The World Today for April 06, 2020

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COVID-19 Global Update

More than 170 nations worldwide have confirmed cases of the coronavirus. The following have the highest number as of 4 a.m. ET*:

  1. US 337,638 (+8.13%)
  2. Spain 131,646  (+5.63%)
  3. Italy 128,948 (+2.20%)
  4. Germany 100,123 (+4.19%)
  5. France 93,780 (+3.22%)
  6. China 82,641 (+0.08%)
  7. Iran 58,226 (+4.45%)
  8. UK 48,440 (+14.03%)
  9. Turkey 27,069 (+13.10%)
  10. Switzerland 21,100 (+2.90%)

Source: Johns Hopkins University

*Percentage change over 24 hours



New Kids on the Block

Deer have been spotted on the deserted streets of Japanese cities. A curious puma descended from the hills around Santiago to explore the Chilean capital. Turkeys are gobbling in Oakland, California while some very merry goats have taken over the streets of a seaside resort in Wales.

“This is the habitat they once had and that we’ve taken away from them,” said Marcelo Giagnoni, a Chilean agricultural official told Agence France-Presse.

Some tales of wildlife reasserting their hold on the world – like dolphins in Venetian canals – are fake, National Geographic wrote. Others, like rival monkey gangs fighting in Thailand due to fewer tourists to feed them, were fantastic but true.

But stay-at-home orders around the world are providing a glimpse into our natural world without humanity. And it’s a sobering one.

For example, a precipitous drop in air pollution is another consequence of the coronavirus pandemic. Citing NASA and European Space Agency data, CNET featured a map that showed how emissions dropped by as much as 25 percent in China. The air was also cleaner in Italy, southern California and elsewhere.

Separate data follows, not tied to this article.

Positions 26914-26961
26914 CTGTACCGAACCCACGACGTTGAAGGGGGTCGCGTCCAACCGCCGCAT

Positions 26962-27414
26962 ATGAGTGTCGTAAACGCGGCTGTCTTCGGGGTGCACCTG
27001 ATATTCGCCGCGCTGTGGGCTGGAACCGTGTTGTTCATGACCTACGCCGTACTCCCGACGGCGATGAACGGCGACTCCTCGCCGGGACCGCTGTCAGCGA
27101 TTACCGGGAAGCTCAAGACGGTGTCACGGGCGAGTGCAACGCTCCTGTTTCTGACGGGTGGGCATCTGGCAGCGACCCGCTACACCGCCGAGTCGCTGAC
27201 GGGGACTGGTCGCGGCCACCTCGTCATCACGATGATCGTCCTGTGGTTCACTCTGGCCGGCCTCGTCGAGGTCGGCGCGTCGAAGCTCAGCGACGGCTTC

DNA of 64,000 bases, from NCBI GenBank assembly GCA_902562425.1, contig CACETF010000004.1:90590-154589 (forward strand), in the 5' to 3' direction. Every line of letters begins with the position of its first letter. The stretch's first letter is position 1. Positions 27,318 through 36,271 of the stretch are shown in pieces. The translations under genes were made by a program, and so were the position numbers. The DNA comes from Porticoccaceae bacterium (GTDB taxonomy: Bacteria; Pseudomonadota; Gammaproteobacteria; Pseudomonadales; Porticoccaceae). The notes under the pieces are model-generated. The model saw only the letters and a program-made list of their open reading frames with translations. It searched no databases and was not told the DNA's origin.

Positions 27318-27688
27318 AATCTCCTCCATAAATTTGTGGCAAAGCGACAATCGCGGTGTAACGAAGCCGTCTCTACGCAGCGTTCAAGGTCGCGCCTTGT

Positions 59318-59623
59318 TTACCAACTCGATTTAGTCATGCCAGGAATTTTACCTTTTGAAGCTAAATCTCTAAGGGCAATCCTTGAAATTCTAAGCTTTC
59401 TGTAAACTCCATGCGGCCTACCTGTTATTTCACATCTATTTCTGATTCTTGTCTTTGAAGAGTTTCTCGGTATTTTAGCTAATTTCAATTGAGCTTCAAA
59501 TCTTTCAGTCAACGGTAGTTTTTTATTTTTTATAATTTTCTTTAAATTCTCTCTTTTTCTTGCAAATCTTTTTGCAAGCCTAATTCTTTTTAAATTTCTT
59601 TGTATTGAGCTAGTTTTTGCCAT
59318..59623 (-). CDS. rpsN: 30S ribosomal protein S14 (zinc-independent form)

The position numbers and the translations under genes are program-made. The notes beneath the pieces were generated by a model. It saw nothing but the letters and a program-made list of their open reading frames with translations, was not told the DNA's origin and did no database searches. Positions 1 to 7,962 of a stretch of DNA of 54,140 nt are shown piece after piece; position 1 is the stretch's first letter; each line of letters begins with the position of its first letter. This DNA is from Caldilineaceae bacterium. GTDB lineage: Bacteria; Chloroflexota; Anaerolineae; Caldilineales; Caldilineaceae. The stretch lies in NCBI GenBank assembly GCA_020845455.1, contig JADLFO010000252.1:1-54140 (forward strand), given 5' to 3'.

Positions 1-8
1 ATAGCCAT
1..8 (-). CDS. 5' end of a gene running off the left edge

As many as 4.2 million people die annually from air pollution, noted CNBC. The shift has likely saved around 50,000 lives in China alone. Sky News provided some nice maps of France and Spain showing similar changes.

Is the coronavirus a message from nature to humans about the destruction of the planet? United Nations Environmental Program director Inger Andersen appeared to think so, saying the pandemic is a “clear warning shot,” according to Common Dreams, a progressive news website.

“Never before have so many opportunities existed for pathogens to pass from wild and domestic animals to people,” she said, explaining that this is due to widespread habitat destruction through deforestation, mining, exploitation of animals for profit, and the climate crisis.

If the cute-but-scaly pangolins, a mammal found in Asia and Africa, are the origin of the virus, as the BBC suggested, then perhaps Andersen is correct. Used as food and in traditional medicine in China, pangolins are estimated to be the most illegally trafficked animals in the world, Bloomberg reported.

Scientists were torn on that line of thought, however. Humans might have infected themselves by exploiting pangolins, CNN explained. But skeptical researchers told the New York Times that much of the pangolin trade was in their scales, which would not have infected people. Still, most scientists believe the virus passed to humans via an animal, possibly a bat.

Meanwhile, as Euronews reported, emissions are already rebounding in China as the pandemic abates there and life slowly returns to normal. Politicians and citizens are understandably interested in reigniting their economies in the wake of the crisis rather than spending more resources on reducing greenhouse gases to avoid some far-off future disaster.

Still, with an eye on the next possible pandemic around the corner, many believe we now have a real opportunity to restart our economies and grow them while keeping our natural heritage in mind.

Ironically, a knock-on effect from the pandemic provides hope for that, Jean-Noel Rieffel of the French biodiversity office, told AFP: “The most important phenomenon (now) perhaps is our relationship with nature (is) changing – with people locked up in their homes realizing how much they miss nature.”



Riding The Crescendo

Italian and Spanish officials announced over the weekend that there’s been a slowdown in the death toll in their respective countries from the novel coronavirus even as they both remain under strict lockdown, the New York Post reported.

Italy, the worst-hit country to date in terms of total fatalities, welcomed its lowest daily increase in fatalities in two weeks, adding that the number of patients in intensive care has fallen.